The U.S. economy reversed a five-year downward trend in startup activity last year with a big jump in the number of new entrepreneurs. Investors have no shortage of amazing investment opportunities. If your startup is just another good choice, there's a better one down the road. Your business needs to be the most exceptional choice available to catch the eye, and the pocketbook, of an investor.
Georgia Quinn, CEO and Founder of the newly launched iDisclose, an on-line application that generates institutional grade private placement memorandums, or disclosure documents for private offerings, knows what makes an opportunity stand out in the eyes of an investor.
1. Elaborate on your education.
Don't understate where you gained your education. Whether you received a degree from a prestigious university or you learned your trade from years of firsthand experience as an entrepreneur, investors want to gain an understanding of who you are as a businessman or woman. Put numbers to achievements, explain projects you've led and their outcomes, elaborate on responsibilities and skills utilized in previous roles--and most importantly, discuss your failures and the lessons they've taught you.
2. Break down your business plan.
Clearly outline expectations of your company so investors understand that your project does X to achieve Y, benefitting Z. Showcase your knowledge about the market you are entering. Explain the need your company or product will address and the direct impact it will have on the market.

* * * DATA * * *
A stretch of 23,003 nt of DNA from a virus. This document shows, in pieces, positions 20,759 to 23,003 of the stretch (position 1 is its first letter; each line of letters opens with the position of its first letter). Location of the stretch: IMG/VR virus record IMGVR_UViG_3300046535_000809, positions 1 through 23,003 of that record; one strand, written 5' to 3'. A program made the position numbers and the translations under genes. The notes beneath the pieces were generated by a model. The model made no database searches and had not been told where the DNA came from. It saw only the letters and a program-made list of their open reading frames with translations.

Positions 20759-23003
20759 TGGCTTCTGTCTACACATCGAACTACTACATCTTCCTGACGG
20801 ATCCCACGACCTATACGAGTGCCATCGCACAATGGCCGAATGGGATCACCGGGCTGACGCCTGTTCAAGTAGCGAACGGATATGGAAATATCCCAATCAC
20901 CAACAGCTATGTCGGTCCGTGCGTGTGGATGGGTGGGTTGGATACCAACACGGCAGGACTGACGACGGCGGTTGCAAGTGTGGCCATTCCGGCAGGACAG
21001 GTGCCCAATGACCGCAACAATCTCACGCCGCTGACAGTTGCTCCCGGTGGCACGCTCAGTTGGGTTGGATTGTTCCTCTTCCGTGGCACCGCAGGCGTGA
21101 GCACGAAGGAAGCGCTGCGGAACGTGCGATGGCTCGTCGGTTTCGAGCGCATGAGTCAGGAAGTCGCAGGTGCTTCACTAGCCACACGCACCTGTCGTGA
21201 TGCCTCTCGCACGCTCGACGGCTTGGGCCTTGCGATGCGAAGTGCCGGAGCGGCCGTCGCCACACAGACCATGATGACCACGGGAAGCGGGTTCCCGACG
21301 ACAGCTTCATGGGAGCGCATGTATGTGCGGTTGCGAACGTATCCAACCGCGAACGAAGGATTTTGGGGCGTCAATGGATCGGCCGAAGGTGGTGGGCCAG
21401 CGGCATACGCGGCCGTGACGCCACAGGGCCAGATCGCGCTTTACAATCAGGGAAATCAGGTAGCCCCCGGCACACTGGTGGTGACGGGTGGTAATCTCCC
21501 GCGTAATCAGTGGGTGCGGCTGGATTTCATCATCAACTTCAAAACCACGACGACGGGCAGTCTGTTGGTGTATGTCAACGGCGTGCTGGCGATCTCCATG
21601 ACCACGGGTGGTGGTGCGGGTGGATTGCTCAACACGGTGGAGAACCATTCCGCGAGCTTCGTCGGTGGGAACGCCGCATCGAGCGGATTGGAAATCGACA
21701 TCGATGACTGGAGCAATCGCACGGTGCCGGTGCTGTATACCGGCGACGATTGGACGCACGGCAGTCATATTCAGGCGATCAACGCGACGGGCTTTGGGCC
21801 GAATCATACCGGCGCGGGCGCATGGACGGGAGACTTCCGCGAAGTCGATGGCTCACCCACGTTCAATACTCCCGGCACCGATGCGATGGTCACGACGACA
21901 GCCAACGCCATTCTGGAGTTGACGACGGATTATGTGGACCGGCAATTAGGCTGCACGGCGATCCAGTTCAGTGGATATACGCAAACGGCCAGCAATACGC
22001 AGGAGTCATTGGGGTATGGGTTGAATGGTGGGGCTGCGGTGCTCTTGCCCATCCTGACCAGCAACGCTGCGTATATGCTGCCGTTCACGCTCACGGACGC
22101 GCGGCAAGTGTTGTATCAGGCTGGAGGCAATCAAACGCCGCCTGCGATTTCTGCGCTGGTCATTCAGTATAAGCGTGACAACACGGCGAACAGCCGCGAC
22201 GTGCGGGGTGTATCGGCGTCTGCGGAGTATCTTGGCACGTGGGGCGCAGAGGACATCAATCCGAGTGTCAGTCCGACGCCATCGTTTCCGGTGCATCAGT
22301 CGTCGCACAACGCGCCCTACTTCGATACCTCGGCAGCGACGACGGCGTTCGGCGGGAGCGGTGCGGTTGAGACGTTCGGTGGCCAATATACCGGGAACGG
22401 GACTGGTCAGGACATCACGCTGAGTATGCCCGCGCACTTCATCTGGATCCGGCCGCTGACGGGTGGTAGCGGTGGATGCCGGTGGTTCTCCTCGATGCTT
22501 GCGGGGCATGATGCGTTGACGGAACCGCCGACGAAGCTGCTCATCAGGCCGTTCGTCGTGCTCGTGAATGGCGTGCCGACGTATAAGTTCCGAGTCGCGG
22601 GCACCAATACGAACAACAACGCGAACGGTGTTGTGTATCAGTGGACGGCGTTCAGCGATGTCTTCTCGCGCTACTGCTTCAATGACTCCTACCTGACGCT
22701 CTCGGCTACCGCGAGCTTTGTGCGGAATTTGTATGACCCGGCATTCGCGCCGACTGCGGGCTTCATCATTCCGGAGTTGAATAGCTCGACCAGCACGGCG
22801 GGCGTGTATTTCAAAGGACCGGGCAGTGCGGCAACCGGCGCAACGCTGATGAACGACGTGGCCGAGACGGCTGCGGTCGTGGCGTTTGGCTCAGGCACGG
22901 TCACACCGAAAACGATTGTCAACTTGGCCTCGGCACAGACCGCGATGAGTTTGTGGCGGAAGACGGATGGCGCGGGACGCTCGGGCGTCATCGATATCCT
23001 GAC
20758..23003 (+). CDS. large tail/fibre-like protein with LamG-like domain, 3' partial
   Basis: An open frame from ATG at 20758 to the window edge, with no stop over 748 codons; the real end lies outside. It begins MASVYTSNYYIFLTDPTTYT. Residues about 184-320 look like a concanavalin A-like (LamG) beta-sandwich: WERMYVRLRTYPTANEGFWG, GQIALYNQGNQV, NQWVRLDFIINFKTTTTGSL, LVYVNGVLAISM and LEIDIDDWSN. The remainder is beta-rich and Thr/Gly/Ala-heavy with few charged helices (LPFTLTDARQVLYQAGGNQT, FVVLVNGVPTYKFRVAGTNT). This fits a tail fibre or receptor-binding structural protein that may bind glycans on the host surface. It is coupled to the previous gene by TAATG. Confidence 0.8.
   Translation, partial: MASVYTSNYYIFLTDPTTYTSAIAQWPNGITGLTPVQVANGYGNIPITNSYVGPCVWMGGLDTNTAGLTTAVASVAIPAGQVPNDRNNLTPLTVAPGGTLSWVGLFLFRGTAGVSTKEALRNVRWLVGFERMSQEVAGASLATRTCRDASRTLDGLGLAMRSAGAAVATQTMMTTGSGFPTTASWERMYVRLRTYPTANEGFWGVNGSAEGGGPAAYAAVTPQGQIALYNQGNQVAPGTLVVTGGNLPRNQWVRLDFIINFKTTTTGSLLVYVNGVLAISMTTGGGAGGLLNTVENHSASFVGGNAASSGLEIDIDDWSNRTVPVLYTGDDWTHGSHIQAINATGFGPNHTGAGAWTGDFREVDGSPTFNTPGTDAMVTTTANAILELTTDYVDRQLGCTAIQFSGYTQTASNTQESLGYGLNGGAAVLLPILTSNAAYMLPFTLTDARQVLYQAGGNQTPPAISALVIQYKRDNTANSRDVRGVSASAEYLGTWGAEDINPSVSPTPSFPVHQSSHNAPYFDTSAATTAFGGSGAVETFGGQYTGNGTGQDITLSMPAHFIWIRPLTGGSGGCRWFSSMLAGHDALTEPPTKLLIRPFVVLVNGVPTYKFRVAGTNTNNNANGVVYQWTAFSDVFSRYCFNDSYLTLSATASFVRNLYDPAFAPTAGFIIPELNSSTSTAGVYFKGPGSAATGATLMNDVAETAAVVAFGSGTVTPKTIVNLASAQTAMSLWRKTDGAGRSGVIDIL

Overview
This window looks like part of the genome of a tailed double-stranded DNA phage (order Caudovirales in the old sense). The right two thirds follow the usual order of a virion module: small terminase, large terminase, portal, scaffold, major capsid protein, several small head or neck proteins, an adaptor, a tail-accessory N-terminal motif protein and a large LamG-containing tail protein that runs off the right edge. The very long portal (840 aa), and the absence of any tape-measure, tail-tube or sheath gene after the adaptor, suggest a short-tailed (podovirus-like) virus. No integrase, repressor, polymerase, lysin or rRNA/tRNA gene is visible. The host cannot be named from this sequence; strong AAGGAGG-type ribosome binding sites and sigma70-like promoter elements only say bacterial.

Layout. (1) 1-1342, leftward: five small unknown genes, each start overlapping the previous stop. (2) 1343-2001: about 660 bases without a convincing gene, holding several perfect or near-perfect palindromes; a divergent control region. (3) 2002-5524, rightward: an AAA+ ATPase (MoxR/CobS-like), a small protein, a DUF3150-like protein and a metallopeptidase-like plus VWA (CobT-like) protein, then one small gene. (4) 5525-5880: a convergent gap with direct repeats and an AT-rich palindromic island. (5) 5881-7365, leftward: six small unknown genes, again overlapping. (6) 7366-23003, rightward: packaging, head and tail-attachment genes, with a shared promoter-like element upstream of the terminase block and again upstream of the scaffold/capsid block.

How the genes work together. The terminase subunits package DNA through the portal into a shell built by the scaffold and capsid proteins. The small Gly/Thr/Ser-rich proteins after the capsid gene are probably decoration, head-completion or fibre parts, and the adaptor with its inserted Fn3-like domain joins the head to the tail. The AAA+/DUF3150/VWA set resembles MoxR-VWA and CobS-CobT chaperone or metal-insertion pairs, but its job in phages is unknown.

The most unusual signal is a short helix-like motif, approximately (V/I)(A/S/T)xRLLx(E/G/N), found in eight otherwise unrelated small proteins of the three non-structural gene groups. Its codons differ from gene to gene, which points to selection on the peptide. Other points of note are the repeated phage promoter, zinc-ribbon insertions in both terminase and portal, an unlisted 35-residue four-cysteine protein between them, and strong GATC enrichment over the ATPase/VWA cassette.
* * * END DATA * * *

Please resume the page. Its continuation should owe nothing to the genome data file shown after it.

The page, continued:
3. Showcase your passion.
With entrepreneur overload, you have to be 100 percent committed to your idea in order to stand out. Stick to a clear cut objective in your discussion and avoid elaborating on ideas that are outside the business you are seeking funding for. By doing so, you'll demonstrate focus and commitment - two important qualities investors look for.
4. Be confident, but don't over promise.
It takes a lot to create a great business plan, but what's more is the confidence it takes to deliver it. If you truly believe that you can do what you set out to, investors will believe it, too. However, remember to avoid over-promising sales or revenue. Make sure your facts and figures add up, and refrain from using language like "the leading", "the first," etc. Those can serve as red flags for investors.
As you can see, it's not just about the business--it's about you. Your investor audience will actually try to throw you off-track, they will test your knowledge, and question your claims. The best thing you can do to prepare is to roll play. Have someone rapid fire questions at you that may divert you from the topic at hand, and practice brief answers that efficiently segue back to your pitch. An entrepreneur who can think on their feet is worth their weight in gold.